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Making a Point Using PowerPoint

2010 November 8
tags: Getting Things Done, GTD, Leading, PowerPoint, Productivity
by Andrew   

effective powerpointDo you have a point to make?  Does it require PowerPoint to make it?  Do you think your point requires PowerPoint for you to make it?  If you’re ready to pull your hair out and throw it at that one presenter whose presentations always provoke nausea, headaches, and spatial disorientation from the jumble on the slides, read on…

You may be asking what another lecture on PowerPoint skills has to do with GTD.  I’m glad you asked!  If you’re wasting time assembling ineffective presentations, and then – horror of horrors – presenting them, you’re not only making yourself less productive, you’re making your audience less productive.  Your time is wasted, their time is wasted, everyone’s brain is numbed, and the point is lost.

I know this is an eye chart, but…

The image is one of several never-do-this slides from Alexei Kapterev’s excellent “Death By Powerpoint” presentation.  I recommend viewing the presentation if you’ve never seen it.  It takes about five minutes to watch the entire thing if you don’t fast-forward through the slides.  The message is well worth getting.  One of my least favorite statements from a presenter is “I know this is an eye chart, but…”  Well, WTH are you showing it for if no one can read it?  To show you knew how to insert it?  To show you have a very busy chart that probably can’t be comprehended even in wall-chart size?  To fill space in the presentation while you talk?  None of these are good reasons for displaying an image no one can possibly read.  It makes you look like you didn’t care enough to make a useful presentation.

Following a few simple suggestions (they aren’t rules!) can improve your presentations – and their impact – dramatically.

Six Feet Away

  • Build your presentation
  • Review the slides from six feet away from a standard desktop monitor
  • If you can’t read the presentation from there, chances are no one will be able to read it in a conference room


  • Have an agenda slide, especially if you have multiple sections in your presentation
  • Don’t read the agenda slide
  • Highlight the section you’re about to enter and quickly advance the slide


  • Whitespace is your friend
  • A cluttered text slide is no better than a cluttered graphics slide
  • Don’t rigidly adhere to the “rules” like seven-words-to-a line, or seven-lines-to-a-page
  • If it doesn’t look good to you and a couple of other people, it won’t look good when presented

No crazy fonts or colors

  • Don’t use wild colors, many different font sizes, or widely varying font sizes, unless you’re in an industry that clearly values nonconformity or a lot of visual creativity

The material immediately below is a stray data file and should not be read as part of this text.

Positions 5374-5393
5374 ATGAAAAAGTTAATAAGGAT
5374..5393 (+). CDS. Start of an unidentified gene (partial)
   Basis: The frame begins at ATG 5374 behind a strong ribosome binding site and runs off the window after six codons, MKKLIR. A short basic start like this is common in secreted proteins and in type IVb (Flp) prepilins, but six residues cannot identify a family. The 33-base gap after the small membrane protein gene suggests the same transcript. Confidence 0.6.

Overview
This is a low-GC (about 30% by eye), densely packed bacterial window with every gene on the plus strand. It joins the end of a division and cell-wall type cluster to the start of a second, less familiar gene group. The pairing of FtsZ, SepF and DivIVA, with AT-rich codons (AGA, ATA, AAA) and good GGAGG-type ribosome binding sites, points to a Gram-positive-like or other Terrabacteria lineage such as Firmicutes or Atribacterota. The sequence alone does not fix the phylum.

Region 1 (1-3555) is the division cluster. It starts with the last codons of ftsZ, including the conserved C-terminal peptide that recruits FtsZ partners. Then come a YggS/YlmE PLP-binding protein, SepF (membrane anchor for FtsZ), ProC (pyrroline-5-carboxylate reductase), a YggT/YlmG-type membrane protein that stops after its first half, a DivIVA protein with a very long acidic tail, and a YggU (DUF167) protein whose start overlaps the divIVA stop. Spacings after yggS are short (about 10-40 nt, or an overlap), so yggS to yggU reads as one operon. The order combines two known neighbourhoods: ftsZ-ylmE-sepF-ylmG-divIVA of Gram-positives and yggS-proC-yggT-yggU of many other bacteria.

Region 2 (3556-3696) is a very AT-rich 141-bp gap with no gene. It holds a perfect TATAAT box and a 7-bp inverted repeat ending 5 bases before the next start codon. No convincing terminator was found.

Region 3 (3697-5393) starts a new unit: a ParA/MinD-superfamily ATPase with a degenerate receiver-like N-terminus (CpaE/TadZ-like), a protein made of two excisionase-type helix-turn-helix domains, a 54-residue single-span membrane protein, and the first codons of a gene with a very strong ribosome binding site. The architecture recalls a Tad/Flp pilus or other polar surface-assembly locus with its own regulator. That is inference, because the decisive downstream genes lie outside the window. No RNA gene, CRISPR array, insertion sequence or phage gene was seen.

• Use a few different font sizes consistently if you need to highlight a section or make a point, or set the text off with a colored box
  • Keep the majority of the font size and type consistent throughout your presentation

The point of the slides

  • The audience reads faster than you talk.  If the slide says everything, you’re the wasted resource.
  • Identify the main points using the slides
  • Slides should reinforce your talking points, and provide a reference for later if anyone took notes on handouts.
  • Print two sets of slides, unless your organization frowns on it.  One should be a full-page printout of each slide (you can print double-sided if you want to save paper), and the other should be a notes handout.  If your slides are full of graphics, most pens won’t write over printer ink.
  • Don’t use clip-art in professional presentations!  Use professional stock images or images to which you or your organization hold rights, and use them to enhance the presentation rather than occupy space on a page.

What’s the action?

  • Make it readily clear what the “takeaway” is from the presentation…the audience needs to have learned something (educating), someone in the audience needs to make a decision (influencing), or the audience needs to be aware of something new or changed (informing)
  • “Takeaways” may need to appear at the end of each slide, each section, or just at the end of the presentation, depending on the complexity of the information and the content of the presentation.  Keep it simple and reference backup information if more than a sentence or two is necessary.


  • Don’t repeat everything you presented!
  • Reiterate the high points!
  • Identify once again if anyone has actions, or decisions that need to be made have yet to be communicated!

Now, go make a point!  Effectively.

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